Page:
But the revival of the two party system was not to be. The unfortunate Federalist Hartford Convention combined General Andrew Jackson's overwhelming victory in New Orleans swept over the Northeast.  Voters conveniently "forgot" their anti-war views.  The Federalists were discredited resulting in their elimination as a major national political force.
By the election of 1822 Federalists in the House had dwindled to 24 Congressmen and only 5 Senators.  In 1824 the surviving Federalists mostly merged with supporters of former Federalist U.S. Senator, and now President, John Quincy Adams. Eventually the Adams party became the new National Republican Party. 


The Federalist eagle prevents Jefferson from burning the Constitution 
on the alter of despotism and mob rule.

Life, Liberty and Property.

“Citizens choose your sides. You who are for French notions of government; for the tempestuous sea of anarchy and misrule; for arming the poor against the rich; for fraternizing with the foes of God and man; go to the left and support the leaders, or the dupes, of the anti-federal junto. But you that are sober, industrious, thriving, and happy, give your votes for those men who mean to preserve the union of the states, the purity and vigor of our excellent Constitution, the sacred majesty of the laws, and the holy ordinances of religion.” - -
- - - - - - - - - - - - - - - - -
- - - - - A New York Federalist Newspaper (Spring of 1800)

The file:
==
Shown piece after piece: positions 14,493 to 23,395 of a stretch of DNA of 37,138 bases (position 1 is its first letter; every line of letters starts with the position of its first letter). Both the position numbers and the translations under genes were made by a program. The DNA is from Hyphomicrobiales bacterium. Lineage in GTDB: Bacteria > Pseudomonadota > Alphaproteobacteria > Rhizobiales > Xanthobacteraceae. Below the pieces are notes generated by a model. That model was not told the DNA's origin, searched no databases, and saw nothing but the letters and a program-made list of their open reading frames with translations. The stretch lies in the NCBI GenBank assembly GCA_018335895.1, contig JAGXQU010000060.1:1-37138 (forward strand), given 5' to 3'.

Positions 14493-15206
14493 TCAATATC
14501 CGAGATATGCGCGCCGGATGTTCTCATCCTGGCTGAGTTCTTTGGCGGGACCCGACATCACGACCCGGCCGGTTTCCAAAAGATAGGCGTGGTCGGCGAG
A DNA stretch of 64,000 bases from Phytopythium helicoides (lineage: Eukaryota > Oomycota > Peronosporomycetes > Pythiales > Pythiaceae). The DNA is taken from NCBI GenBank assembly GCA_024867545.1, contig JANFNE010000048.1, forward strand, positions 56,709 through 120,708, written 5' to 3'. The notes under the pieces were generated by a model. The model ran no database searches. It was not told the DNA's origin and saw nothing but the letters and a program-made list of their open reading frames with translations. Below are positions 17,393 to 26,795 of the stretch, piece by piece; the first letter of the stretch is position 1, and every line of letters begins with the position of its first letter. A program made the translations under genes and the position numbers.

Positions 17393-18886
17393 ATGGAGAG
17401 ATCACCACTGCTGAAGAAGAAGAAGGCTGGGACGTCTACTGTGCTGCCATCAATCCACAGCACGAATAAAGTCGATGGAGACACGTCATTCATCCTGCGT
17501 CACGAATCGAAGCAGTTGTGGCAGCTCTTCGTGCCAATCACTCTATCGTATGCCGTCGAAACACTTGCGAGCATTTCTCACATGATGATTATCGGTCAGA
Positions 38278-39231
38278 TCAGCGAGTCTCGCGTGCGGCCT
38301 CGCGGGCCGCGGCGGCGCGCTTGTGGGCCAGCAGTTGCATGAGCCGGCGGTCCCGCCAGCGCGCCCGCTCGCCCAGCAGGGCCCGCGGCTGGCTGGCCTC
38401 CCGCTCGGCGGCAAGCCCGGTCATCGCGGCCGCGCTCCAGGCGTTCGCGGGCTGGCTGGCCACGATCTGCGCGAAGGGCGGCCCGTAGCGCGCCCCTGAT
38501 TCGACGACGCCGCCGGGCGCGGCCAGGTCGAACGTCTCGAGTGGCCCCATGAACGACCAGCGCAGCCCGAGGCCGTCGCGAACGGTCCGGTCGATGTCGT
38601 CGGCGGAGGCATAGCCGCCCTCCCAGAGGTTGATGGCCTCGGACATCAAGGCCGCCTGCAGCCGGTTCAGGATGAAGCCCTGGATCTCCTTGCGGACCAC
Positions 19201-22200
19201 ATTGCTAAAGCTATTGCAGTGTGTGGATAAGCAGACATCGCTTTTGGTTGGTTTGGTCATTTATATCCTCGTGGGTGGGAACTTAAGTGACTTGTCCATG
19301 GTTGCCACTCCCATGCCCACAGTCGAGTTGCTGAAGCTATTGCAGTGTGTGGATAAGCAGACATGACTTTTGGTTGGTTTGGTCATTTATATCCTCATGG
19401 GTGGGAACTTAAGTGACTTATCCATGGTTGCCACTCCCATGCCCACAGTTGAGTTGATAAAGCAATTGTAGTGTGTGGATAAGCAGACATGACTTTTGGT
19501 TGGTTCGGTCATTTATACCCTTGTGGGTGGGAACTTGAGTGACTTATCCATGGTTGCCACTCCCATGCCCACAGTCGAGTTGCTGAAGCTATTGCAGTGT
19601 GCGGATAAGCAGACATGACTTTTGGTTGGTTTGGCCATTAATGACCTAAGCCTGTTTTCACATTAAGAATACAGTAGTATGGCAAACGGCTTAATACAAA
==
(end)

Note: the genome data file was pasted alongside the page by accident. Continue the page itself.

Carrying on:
The Federalist Party was the first American political party. In Presidential politics the Federalists operated from the early 1790s to 1816, the era of the First Party System. Remnants of the Party lasted until 1830. The Federalists totally controlled the Federal government until 1801. 

The party was formed by Alexander Hamilton, who, during George Washington's first term, built a network of supporters, largely urban bankers and businessmen, to support his Conservative fiscal policies. These supporters grew into the Federalist Party committed to a fiscally sound and nationalistic government. The United States' only Federalist President was John Adams; although George Washington was broadly sympathetic to the Federalist program, he remained an independent his entire presidency.

Read some profiles of the great Federalist leaders who helped build a free United States.

THE FEDERALIST - James Buchanan - Our Last Federalist Party President
THE FEDERALIST - John Eager Howard - Revolutionary War Patriot

THE FEDERALIST - Jonathan Dayton - Founding Father 

The Revolution of American Conservatism - The Federalist Party in the Era of Jeffersonian Democracy

THE FEDERALIST - General Philip Schuyler - Revolutionary War Patriot

THE FEDERALIST - Founding Father Jared Ingersoll 

THE FEDERALIST - General William Richardson Davie

THE FEDERALIST - General Thomas Pinckney

THE FEDERALIST - Josiah Quincy III - Federalist Patriot 
THE FEDERALIST - Robert Goodloe Harper - "Millions for defense, but not one cent for tribute." 

THE FEDERALIST - Edmund Randolph - Founding Father

THE FEDERALIST - Colonel Benjamin Tallmadge - George Washington's Spy

THE FEDERALIST - Colonel John Hoskins Stone

THE FEDERALIST - Revolutionary War General Henry Lee

THE FEDERALIST - John Quincy Adams

THE FEDERALIST - Thomas Jefferson and political attack ads